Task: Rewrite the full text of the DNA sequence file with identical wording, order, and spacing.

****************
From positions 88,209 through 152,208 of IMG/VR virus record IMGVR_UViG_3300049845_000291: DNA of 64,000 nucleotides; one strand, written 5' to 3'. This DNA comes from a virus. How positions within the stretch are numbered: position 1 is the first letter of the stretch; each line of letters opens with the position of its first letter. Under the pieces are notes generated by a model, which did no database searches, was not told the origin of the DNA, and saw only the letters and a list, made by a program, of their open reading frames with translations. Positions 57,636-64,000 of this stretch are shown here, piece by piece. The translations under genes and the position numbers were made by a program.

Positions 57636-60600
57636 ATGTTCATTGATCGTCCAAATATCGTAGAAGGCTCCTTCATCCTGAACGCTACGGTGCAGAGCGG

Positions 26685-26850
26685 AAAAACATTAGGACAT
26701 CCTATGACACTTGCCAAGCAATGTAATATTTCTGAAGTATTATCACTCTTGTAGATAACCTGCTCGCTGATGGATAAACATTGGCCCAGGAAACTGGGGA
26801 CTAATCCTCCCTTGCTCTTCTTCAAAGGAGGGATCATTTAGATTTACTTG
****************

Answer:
From positions 88,209 through 152,208 of IMG/VR virus record IMGVR_UViG_3300049845_000291: DNA of 64,000 nucleotides; one strand, written 5' to 3'. This DNA comes from a virus. How positions within the stretch are numbered: position 1 is the first letter of the stretch; each line of letters opens with the position of its first letter. Under the pieces are notes generated by a model, which did no database searches, was not told the origin of the DNA, and saw only the letters and a list, made by a program, of their open reading frames with translations. Positions 57,636-64,000 of this stretch are shown here, piece by piece. The translations under genes and the position numbers were made by a program.

Positions 57636-60600
57636 ATGTTCATTGATCGTCCAAATATCGTAGAAGGCTCCTTCATCCTGAACGCTACGGTGCAGAGCGG

Positions 26685-26850
26685 AAAAACATTAGGACAT
26701 CCTATGACACTTGCCAAGCAATGTAATATTTCTGAAGTATTATCACTCTTGTAGATAACCTGCTCGCTGATGGATAAACATTGGCCCAGGAAACTGGGGA
26801 CTAATCCTCCCTTGCTCTTCTTCAAAGGAGGGATCATTTAGATTTACTTG